When the time comes to make hard decisions about which things to spend money on, and which things can wait, companies have always struggled. In large complex organizations, requests to spend money can be wide-ranging which makes it difficult to choose the “right” projects to execute among the many diverse and dissimilar requests for funding. For example:
- Should I approve the project to increase my production?
- Should I replace that aging piece of equipment?
- Should I fund the project that will improve reliability?
It's not hard to make decisions once you know what your values are.
To make these decisions objectively and confidently, you need to understand how each project contributes to the overall goals of the organization. This is where Value-based Decision Making comes in.
Value-based decision making can help identify the optimal set of investments that deliver the greatest “value” to the organization, while respecting funding, resource, and timing constraints. Sounds simple, and many people say they do it today, but the truth is, very few do it well.
So what does it truly take to make “value-based decisions”? It comes down to understanding how to determine “value” which requires four essential steps: Identify, Align, Assess and Optimize.
- Identify all the things that deliver value to your organization: These are called “value measures”. Some are unique to a specific department, while others can be general benefits across the entire organization. The important thing is that all benefits that contribute value to the organization are included.
- Align these measures to a normalized value scale: This is where it gets interesting. It’s essential to get agreement across the organization on the relative importance and contribution of each value measure. Without this, there’s no objective way to compare dissimilar investments (like the examples above). This typically requires in-depth discussions and agreement across the company to come to an agreed scale, but is a critical step in developing any value-based decision model.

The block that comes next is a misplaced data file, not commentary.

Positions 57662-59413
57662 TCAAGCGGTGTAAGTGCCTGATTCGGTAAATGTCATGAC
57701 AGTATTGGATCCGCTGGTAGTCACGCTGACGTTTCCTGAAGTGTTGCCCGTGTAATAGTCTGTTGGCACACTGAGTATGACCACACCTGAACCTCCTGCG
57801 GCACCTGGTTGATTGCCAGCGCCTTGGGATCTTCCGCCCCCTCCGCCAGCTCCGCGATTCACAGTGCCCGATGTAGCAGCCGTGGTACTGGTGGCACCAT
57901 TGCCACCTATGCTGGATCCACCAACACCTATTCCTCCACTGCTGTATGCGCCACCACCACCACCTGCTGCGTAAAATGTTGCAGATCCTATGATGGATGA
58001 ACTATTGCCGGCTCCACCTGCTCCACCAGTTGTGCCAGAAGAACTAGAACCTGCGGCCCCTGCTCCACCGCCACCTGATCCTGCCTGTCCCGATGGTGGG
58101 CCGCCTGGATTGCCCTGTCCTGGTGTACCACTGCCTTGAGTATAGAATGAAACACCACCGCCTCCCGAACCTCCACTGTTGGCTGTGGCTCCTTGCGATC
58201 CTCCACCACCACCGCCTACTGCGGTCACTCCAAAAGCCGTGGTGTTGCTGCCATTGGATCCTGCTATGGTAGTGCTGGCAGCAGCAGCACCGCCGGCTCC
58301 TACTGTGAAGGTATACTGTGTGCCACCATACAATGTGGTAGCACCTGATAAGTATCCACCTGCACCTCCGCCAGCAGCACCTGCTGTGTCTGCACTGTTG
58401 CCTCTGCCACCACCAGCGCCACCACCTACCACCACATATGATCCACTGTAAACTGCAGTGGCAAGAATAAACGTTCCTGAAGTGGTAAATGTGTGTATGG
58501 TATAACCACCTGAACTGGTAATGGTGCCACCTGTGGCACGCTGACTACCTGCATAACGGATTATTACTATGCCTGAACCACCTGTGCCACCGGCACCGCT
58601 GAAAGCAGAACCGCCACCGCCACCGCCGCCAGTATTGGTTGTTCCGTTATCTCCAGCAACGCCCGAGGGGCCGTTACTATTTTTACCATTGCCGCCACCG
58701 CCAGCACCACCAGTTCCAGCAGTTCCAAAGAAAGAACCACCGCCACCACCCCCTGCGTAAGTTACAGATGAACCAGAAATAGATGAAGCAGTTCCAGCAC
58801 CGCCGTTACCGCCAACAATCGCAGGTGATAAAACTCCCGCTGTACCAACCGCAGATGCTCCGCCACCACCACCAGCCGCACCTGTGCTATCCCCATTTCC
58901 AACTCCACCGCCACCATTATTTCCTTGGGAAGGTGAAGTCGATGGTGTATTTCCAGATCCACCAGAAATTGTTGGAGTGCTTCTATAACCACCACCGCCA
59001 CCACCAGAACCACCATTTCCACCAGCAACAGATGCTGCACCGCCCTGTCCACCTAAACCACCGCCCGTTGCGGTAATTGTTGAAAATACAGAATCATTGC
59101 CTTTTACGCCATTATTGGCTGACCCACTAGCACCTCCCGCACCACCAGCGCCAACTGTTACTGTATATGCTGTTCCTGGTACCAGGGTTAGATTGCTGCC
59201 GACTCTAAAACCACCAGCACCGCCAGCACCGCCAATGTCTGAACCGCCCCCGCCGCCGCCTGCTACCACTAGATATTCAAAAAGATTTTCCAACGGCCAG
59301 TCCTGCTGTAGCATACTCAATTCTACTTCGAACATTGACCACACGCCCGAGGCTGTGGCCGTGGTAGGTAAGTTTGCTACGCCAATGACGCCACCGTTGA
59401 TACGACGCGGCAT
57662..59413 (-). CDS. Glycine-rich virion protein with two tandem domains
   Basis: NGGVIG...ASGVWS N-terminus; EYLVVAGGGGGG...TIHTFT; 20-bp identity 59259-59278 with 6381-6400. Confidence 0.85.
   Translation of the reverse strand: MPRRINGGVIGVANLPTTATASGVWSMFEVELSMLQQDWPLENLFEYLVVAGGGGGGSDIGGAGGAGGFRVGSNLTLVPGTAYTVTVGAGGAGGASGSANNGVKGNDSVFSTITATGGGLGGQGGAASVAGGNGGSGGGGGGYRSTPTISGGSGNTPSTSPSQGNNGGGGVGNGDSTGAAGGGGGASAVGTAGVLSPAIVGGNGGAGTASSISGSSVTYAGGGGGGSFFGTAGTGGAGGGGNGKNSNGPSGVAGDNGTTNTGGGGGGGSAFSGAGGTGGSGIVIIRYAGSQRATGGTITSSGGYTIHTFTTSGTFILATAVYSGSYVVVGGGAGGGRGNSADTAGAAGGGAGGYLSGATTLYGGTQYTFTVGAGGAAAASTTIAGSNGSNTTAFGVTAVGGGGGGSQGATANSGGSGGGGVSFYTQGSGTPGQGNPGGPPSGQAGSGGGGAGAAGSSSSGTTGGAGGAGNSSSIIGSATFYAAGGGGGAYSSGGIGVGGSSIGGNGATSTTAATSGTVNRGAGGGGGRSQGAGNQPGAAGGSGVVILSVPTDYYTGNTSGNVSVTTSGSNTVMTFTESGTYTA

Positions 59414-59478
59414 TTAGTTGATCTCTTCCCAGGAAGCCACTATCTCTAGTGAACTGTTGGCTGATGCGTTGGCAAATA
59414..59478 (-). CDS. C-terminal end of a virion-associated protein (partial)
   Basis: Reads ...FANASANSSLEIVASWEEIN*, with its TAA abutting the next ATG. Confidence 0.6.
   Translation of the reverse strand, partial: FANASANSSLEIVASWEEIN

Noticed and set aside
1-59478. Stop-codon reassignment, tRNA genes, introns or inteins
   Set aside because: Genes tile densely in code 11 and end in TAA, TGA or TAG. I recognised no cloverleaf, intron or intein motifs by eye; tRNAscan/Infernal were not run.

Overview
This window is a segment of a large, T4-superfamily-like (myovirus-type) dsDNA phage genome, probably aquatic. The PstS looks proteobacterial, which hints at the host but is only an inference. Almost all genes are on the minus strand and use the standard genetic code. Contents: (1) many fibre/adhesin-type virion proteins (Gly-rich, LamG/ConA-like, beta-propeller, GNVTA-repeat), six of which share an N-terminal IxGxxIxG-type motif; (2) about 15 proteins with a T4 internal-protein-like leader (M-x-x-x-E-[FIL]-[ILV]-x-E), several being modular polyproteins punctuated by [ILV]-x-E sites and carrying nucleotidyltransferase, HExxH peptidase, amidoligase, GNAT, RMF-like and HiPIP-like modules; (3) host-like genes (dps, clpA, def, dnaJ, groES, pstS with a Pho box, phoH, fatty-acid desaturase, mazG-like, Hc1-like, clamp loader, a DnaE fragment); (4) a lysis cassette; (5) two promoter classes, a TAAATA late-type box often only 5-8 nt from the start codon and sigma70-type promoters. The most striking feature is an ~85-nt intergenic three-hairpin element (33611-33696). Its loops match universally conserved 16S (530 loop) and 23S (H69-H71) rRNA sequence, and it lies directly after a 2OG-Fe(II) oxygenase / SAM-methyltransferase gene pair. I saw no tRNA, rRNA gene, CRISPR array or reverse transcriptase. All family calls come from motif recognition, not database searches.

- Assess every request to spend money using the agreed value measures: This means every request to spend money is assessed using a common “yardstick” to remove any subjectivity from the process. Every investment’s resulting value “score” is a true representation of how it contributes to the organization’s goals.
- Optimize to deliver the maximum value: In most cases, requests to spend money outweigh the available funding, labour, and/or materials. So that means some projects can be funded, while others get deferred. But which ones? Optimization is a mathematical process that determines the optimal set of projects that deliver the maximum value while respecting the funding, resource, and timing constraints. Optimization must understand how the value changes over time to make the proper decisions about which projects to defer.
Copperleaf has created two white papers to explain this topic in more detail. Please visit our resources page for more information.
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